HAMPTON ROADS, Va. - After a violent 24 hours on the Peninsula, Hampton Mayor Donnie Tuck held a mayor's forum on public safety.
Tuck was joined by mayors from other cities around Hampton Roads as they brainstormed how to curb the gun violence.
At least three apparent bullet holes can be seen on the side of a vacant home on Homestead Avenue in Hampton - a small piece of the puzzle from a violent Sunday night in the city, where police say an 18-year old was hurt in a shooting.
“It’s scary, yeah it is,” said witness Dirk Phillips.
Phillips lives next door to where the shooting unfolded at the corner of Homestead and Vine. He says he heard a barrage of gunfire and immediately made sure his 4-year-old daughter was safe.
“I was just playing a video game upstairs in my room and just heard a bunch of gunshots and they sounded extremely close, and I came outside maybe 10 minutes later and there were police and an ambulance,” he recalled.
That incident was just one of four shootings in Hampton from Sunday night into early Monday morning.
All are expected to recover.
The youngest victim – a 14-year-old boy.
Mayors from Hampton Roads came together Monday night in a virtual forum to find ways to curb crime, especially among young people.
“This can’t be the norm. We can’t go forward to accept violence. We’ve got to show our young people a better way, and we will do just that,” said Portsmouth Mayor Shannon Glover.
“This can’t be the norm,” said Portsmouth Mayor Shannon Glover. “We cannot go forward to accept violence in any way, shape, form or fashion in our community. We’ve got to show our young people a better way and we intend to do just that.”
Hampton Mayor Donnie Tuck hosted the event. He said social unrest, lack of role models and jobs might be causing some of the violence. He suggested some solutions.
“Bringing all resources together, community togetherness,” Tuck said. “The fact that it takes a village.”
Local leaders said they are working on finding ways to engage youth, invest in crisis intervention training and mentorship programs and create more opportunities.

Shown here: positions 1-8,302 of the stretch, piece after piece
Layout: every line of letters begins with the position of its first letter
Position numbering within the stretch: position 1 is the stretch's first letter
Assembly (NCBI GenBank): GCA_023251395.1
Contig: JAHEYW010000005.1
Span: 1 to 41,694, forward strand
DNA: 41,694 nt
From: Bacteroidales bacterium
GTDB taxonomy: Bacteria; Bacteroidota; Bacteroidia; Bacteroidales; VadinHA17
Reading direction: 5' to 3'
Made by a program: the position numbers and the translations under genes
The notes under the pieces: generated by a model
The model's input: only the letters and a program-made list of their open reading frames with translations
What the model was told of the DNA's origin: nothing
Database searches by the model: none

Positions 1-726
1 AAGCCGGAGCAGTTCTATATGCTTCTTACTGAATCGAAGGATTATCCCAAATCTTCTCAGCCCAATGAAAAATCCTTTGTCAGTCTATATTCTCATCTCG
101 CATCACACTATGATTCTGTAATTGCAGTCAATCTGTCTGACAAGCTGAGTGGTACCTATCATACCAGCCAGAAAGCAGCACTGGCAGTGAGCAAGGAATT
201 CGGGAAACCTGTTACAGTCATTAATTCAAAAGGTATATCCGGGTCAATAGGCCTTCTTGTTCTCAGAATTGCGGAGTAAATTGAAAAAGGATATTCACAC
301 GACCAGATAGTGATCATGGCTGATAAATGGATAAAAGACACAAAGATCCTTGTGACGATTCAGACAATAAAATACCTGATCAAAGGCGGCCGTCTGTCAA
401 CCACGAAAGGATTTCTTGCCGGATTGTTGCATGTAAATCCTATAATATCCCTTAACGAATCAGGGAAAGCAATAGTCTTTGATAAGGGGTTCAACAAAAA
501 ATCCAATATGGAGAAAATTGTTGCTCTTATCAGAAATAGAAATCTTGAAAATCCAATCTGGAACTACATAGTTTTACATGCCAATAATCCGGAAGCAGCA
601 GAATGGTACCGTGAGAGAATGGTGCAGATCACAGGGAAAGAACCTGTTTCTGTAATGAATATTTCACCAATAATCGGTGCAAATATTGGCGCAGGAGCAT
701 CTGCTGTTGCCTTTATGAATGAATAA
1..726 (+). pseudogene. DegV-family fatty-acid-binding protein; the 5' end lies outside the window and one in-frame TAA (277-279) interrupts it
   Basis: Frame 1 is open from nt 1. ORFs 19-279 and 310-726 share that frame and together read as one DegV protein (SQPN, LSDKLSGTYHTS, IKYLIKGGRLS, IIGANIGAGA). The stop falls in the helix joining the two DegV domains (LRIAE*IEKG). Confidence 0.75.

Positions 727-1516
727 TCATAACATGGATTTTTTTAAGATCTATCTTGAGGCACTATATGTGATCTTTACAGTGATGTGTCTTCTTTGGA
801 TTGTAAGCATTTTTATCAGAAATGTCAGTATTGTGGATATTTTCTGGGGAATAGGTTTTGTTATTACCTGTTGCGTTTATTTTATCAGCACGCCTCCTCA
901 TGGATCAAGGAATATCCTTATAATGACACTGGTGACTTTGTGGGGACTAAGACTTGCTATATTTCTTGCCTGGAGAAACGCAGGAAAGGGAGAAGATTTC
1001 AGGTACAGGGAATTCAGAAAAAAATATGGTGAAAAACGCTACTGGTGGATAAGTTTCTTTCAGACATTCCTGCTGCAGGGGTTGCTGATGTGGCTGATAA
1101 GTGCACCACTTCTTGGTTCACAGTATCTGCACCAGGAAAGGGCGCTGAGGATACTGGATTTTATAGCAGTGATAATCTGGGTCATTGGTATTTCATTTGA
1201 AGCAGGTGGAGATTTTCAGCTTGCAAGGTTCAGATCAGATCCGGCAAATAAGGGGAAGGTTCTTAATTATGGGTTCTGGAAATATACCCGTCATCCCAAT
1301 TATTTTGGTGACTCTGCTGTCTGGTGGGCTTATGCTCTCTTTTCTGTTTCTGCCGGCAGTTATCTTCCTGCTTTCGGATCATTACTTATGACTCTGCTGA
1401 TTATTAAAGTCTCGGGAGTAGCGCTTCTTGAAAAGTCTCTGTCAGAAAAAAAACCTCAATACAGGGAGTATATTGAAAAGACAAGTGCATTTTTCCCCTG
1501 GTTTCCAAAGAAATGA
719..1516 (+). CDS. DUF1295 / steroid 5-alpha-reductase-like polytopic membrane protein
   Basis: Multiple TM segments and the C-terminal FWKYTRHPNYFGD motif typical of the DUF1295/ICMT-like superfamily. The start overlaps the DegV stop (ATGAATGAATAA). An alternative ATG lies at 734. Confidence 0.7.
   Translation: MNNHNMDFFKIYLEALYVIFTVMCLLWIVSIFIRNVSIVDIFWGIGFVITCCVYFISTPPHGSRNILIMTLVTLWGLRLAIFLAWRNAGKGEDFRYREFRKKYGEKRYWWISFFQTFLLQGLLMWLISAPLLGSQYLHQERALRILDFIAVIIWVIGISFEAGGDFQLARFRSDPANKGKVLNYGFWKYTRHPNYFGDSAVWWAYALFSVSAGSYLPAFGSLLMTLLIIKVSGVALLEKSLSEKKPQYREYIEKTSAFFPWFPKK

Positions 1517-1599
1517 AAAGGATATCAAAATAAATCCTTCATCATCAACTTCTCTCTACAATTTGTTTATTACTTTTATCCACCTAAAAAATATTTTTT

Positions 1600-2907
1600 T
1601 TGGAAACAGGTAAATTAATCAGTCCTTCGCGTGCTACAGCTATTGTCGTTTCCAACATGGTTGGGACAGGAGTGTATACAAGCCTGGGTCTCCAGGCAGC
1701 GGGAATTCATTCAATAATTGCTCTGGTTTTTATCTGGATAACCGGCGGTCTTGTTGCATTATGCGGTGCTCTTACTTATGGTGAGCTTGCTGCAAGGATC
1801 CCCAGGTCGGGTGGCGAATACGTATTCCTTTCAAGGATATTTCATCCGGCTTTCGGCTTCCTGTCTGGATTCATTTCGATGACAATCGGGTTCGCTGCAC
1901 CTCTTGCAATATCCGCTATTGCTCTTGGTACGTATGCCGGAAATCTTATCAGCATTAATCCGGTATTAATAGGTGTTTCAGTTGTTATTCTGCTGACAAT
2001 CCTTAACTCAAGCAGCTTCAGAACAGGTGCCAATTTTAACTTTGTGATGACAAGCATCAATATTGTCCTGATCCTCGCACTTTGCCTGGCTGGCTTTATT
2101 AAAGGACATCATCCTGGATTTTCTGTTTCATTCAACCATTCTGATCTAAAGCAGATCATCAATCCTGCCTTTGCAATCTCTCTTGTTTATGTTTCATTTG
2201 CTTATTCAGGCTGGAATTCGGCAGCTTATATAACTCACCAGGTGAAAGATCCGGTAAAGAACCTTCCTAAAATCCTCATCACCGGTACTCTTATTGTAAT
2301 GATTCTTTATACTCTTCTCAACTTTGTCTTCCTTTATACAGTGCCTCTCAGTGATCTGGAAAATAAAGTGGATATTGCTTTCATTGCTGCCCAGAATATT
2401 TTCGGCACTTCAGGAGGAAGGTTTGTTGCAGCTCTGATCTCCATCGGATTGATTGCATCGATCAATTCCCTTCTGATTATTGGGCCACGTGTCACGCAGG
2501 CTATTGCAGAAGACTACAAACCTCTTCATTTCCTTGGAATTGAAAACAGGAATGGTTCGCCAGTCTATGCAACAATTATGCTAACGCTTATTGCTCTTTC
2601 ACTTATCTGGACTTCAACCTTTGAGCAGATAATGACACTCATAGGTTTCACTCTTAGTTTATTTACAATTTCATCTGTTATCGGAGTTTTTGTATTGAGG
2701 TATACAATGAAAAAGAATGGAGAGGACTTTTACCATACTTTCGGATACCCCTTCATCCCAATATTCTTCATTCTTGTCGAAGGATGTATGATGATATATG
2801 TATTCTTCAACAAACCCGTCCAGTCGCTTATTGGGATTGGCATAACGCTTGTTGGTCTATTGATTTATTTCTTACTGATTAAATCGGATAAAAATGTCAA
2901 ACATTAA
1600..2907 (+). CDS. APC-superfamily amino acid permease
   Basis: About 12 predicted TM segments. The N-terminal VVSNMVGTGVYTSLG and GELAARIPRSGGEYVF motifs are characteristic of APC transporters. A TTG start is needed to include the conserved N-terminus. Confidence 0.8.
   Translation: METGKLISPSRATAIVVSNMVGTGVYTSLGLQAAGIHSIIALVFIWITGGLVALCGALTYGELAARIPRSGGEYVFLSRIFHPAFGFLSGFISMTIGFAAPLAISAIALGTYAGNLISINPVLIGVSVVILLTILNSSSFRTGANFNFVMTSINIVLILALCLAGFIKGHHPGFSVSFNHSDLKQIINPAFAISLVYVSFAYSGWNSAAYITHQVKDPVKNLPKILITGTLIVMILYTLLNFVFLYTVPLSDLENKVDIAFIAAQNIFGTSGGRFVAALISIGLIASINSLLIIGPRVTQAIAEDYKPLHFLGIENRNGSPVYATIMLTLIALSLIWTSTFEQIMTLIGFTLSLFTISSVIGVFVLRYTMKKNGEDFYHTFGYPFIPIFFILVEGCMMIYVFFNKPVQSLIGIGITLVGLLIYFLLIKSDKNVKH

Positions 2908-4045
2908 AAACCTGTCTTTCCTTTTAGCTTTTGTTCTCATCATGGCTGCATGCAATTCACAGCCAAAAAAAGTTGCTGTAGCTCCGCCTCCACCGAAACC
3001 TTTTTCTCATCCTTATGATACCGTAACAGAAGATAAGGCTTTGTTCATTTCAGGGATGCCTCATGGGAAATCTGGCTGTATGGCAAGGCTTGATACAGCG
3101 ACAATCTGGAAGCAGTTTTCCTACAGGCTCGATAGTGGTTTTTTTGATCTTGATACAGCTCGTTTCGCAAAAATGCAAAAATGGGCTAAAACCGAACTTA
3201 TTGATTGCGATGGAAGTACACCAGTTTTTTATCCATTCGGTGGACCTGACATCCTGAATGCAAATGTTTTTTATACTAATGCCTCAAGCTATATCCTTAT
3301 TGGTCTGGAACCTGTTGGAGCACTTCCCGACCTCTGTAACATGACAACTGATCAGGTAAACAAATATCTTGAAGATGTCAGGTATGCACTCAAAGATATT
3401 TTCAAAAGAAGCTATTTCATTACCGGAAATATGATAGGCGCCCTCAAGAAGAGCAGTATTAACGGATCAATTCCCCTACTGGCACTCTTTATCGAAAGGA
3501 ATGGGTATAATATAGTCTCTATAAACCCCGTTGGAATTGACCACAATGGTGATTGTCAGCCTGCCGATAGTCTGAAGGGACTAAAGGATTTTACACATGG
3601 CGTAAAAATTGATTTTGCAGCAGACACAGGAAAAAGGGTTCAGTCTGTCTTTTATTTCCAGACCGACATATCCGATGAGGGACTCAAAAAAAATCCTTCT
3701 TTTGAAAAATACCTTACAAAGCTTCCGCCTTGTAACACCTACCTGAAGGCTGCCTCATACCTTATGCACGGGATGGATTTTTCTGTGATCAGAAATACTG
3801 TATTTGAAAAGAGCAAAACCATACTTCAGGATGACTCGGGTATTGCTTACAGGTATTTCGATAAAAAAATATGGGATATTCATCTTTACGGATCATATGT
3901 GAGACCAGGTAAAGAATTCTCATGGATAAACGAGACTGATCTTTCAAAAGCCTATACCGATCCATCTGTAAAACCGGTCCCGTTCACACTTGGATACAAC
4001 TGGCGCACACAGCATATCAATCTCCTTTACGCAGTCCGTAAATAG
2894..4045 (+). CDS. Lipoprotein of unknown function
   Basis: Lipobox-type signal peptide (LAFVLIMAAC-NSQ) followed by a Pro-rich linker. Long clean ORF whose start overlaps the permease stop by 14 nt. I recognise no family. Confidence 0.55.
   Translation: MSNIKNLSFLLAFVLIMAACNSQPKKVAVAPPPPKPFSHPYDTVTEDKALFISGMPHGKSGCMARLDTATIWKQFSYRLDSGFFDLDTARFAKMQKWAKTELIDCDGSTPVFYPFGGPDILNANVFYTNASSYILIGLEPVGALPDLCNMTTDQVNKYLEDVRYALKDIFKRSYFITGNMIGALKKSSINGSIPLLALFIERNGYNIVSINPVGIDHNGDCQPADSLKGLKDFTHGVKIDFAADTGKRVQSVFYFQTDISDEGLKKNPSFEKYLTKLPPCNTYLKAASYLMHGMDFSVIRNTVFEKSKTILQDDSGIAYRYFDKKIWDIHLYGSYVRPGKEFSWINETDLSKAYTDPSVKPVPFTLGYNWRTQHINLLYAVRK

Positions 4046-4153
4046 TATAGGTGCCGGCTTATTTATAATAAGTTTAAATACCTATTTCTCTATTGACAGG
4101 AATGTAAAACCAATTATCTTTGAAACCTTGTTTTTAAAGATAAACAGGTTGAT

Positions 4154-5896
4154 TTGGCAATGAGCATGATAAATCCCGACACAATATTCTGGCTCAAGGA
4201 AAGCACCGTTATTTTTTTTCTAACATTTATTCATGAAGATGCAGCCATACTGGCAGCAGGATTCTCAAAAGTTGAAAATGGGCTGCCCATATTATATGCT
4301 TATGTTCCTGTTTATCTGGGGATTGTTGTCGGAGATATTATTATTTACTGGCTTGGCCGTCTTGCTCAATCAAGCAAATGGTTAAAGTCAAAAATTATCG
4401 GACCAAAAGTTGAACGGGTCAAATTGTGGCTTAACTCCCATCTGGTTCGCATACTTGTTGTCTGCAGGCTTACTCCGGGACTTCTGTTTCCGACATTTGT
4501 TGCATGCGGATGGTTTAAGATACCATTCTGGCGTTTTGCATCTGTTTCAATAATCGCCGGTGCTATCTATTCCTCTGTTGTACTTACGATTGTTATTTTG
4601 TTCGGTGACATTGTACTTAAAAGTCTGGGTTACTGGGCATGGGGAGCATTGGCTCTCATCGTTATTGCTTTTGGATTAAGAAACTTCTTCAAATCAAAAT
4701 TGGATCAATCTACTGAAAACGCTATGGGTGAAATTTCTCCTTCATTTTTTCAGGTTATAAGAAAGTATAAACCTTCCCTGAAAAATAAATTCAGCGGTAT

“The best way to stop a bullet is with a job,” said Newport News Mayor McKinley Price.
Newport News, where 37-year-old Andre Ford was shot and killed Sunday night, is teaming up with the shipyard to train young people in trade jobs.
“After a two-week intensive training, they will guide people into areas of where they can have extensive training with a guaranteed starting salary of $19 an hour,” said Price.
Norfolk Mayor Kenny Alexander said gun violence is a national issue and is hopeful the partnerships formed in Hampton Roads can be a national model.
“We’re working with our civic leagues; we're working with community action agencies, grassroots and faith-based organizations, also workforce councils,” Alexander said.
In the meantime, Phillips said law enforcement needs to work to get guns out of the wrong hands.
“Just stop guns from getting into the streets that aren’t registered, or belong to someone who's not of ago to even carry one, or trained the right way to use one, because that was a young kid who got shot and could have been anybody on the street,” said Phillips.
Before the forum, News 3 met up with Tuck, who shared the latest data about recent shootings. He said since late April, there has been about one shooting every three days, with the exception of two separate chunks of time when they saw shootings every day for six or seven days in a row.
The forum started at 7 p.m. We streamed it live on the News 3 Facebook page and in this story. If you missed it, you can watch it above.